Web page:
"An observation that has major implications for clinical practice was that nearly one-third of the women with inherited mutations had no prior personal history of breast cancer and no family history of ovarian or breast cancer," Swisher noted. This high proportion of unrecognized risk, she explained, is probably due to the combined effects of small family size, female cancer genes inherited from unaffected fathers, and the simple odds of a mutated gene being inherited or not inherited.
The researcher also found that the age when these types of cancer appear was not generally associated with the likelihood of having an inherited mutation, or with the gene in which a mutation was found.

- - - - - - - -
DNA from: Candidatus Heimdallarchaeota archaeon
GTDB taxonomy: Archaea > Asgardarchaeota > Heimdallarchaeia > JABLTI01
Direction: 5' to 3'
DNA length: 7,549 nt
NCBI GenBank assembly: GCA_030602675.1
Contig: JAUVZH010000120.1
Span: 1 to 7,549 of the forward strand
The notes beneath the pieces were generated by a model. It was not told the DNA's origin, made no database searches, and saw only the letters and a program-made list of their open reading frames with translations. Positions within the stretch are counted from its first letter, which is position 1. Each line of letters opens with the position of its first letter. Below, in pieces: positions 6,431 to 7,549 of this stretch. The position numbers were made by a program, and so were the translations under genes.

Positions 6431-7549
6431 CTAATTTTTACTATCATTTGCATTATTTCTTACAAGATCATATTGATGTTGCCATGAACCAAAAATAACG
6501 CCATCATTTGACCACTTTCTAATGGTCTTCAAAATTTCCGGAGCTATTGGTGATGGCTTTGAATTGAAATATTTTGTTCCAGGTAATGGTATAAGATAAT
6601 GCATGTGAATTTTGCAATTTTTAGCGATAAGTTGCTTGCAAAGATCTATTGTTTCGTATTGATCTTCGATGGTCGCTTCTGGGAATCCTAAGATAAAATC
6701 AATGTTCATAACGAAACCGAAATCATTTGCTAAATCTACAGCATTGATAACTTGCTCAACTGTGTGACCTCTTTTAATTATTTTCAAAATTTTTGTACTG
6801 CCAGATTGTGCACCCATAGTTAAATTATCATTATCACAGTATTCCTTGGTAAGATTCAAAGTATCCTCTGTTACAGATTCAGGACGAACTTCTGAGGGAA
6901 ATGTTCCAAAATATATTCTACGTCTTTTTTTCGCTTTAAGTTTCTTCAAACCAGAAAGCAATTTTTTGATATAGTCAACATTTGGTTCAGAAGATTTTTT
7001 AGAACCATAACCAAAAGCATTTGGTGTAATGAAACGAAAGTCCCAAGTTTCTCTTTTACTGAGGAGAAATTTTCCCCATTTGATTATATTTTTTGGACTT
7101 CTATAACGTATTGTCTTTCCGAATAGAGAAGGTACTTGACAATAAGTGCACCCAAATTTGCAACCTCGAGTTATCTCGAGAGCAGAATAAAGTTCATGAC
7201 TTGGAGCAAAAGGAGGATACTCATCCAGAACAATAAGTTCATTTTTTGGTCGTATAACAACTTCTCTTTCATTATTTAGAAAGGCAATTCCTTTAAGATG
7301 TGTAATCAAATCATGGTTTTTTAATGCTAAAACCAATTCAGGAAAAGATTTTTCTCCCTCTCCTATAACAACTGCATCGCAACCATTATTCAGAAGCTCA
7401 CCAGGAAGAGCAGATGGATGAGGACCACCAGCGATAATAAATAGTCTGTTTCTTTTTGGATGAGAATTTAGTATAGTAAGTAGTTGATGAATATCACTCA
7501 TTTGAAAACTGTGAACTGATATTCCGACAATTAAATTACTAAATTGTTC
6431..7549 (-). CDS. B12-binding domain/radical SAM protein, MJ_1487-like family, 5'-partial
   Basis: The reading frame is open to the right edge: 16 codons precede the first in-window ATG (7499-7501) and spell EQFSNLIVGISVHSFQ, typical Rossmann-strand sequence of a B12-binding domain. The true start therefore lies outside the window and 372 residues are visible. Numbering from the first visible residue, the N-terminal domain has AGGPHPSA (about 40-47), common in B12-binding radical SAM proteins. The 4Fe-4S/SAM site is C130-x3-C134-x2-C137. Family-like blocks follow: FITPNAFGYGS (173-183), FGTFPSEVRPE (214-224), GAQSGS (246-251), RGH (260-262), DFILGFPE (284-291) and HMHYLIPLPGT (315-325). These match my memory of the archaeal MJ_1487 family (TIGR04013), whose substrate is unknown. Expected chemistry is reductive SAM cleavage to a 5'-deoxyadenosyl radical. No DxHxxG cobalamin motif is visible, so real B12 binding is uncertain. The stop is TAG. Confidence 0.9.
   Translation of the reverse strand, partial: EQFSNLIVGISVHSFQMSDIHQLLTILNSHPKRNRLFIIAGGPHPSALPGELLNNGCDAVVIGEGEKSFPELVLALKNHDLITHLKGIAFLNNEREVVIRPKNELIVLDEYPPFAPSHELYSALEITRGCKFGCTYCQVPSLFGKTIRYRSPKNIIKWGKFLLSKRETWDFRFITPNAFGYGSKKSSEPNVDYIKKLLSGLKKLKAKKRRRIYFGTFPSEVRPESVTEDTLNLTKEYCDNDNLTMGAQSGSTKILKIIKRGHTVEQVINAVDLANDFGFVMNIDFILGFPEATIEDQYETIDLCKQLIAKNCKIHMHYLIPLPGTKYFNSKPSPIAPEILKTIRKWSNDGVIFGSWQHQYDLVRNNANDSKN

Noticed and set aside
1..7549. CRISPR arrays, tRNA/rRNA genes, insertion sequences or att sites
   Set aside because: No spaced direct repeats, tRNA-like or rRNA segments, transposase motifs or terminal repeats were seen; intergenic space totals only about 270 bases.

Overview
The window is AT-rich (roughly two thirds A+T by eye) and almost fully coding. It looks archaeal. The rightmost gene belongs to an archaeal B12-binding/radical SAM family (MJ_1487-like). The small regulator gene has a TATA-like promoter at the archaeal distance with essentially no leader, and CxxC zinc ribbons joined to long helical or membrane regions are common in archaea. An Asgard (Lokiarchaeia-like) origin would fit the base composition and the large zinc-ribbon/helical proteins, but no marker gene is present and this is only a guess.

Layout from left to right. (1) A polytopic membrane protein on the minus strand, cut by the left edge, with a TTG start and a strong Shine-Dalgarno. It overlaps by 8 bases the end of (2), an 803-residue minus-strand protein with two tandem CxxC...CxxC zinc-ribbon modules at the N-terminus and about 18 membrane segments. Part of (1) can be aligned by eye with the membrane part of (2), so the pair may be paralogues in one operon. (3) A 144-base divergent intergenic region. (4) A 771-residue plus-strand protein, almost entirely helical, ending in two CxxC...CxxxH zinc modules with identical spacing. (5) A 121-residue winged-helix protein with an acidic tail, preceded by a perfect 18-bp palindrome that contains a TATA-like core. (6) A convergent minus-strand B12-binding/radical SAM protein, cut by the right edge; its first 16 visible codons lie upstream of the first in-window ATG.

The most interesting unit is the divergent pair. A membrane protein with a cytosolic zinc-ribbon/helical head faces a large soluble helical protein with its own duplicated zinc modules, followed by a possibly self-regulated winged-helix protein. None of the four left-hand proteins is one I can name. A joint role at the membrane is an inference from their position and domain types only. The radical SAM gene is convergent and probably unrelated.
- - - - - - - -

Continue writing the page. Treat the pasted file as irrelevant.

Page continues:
There were no significant differences in survival rates between women who had one or more of the mutations identified in this study, and women who did not have these particular mutations.
What we found overall, the researchers noted, was that more than one in five cases of ovarian carcinoma were associate with a mutation in tumor suppressor genes. In their normal form, these genes act in a way that keeps tumors from growing.
The findings of this study, the researcher concluded, point to the need to develop comprehensive testing for inherited carcinoma for all women with ovarian, peritoneal or fallopian tube cancer, regardless of their age or family history. The researchers are moving clinical science forward to a time when expensive single gene testing for thousands of dollars will be replaced by testing many genes simultaneously at low cost.
|Contact: Leila Gray|
University of Washington